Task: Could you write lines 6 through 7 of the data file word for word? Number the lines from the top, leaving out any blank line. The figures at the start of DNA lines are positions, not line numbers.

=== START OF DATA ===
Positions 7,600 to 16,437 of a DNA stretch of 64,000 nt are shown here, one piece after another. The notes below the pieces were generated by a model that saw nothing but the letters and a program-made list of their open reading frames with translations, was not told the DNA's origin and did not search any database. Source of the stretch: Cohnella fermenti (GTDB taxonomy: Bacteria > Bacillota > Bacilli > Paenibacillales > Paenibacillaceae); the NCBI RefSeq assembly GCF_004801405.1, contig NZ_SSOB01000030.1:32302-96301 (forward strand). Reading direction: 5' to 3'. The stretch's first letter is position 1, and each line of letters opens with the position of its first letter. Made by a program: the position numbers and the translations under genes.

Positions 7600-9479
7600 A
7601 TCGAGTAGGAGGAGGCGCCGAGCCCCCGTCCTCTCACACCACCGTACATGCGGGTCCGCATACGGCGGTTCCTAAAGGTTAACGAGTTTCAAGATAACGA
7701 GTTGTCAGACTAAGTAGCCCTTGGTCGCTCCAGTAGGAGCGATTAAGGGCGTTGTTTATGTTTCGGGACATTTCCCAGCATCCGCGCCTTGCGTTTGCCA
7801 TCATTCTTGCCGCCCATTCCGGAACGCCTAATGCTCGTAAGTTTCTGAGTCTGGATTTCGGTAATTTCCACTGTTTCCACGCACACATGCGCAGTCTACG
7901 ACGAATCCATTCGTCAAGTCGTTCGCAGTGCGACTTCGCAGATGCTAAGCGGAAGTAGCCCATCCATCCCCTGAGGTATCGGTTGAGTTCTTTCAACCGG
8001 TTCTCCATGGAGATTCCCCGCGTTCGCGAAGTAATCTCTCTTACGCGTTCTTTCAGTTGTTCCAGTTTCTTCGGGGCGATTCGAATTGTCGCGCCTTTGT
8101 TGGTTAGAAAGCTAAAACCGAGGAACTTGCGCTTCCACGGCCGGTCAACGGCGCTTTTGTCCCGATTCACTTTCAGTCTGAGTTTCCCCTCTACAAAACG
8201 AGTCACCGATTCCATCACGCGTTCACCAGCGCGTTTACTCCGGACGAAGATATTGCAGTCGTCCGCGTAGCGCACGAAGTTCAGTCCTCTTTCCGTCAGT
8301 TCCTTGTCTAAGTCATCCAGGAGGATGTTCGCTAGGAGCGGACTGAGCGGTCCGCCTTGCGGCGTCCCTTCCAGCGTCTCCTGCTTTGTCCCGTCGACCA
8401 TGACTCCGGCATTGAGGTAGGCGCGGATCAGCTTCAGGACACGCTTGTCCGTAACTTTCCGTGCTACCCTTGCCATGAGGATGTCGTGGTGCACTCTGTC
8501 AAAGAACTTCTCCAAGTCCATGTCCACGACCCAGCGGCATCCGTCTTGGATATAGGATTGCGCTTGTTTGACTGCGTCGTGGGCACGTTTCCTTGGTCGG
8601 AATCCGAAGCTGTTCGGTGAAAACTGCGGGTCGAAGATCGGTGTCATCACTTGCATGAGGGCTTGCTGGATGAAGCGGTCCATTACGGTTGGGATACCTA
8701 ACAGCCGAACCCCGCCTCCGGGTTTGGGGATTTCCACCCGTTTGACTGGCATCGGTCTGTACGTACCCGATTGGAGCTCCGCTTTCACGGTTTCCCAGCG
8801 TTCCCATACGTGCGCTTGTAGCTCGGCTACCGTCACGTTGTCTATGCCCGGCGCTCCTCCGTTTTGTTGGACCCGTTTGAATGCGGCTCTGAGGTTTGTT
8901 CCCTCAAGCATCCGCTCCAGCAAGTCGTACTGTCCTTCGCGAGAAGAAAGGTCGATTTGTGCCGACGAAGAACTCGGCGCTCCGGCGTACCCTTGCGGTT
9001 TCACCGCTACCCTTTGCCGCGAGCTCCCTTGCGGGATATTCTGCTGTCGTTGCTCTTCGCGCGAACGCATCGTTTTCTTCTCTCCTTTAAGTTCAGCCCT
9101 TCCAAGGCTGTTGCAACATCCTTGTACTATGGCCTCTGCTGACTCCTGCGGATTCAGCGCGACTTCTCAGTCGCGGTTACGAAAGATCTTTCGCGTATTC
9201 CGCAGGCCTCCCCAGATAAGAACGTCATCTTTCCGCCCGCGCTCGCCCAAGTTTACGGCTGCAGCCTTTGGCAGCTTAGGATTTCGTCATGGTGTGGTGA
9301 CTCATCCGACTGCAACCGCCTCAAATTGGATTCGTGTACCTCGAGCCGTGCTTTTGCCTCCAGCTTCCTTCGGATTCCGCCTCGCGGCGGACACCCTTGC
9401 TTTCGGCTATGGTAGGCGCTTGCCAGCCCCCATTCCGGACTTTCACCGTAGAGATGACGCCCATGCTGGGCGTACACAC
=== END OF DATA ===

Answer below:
7801 TCATTCTTGCCGCCCATTCCGGAACGCCTAATGCTCGTAAGTTTCTGAGTCTGGATTTCGGTAATTTCCACTGTTTCCACGCACACATGCGCAGTCTACG
7901 ACGAATCCATTCGTCAAGTCGTTCGCAGTGCGACTTCGCAGATGCTAAGCGGAAGTAGCCCATCCATCCCCTGAGGTATCGGTTGAGTTCTTTCAACCGG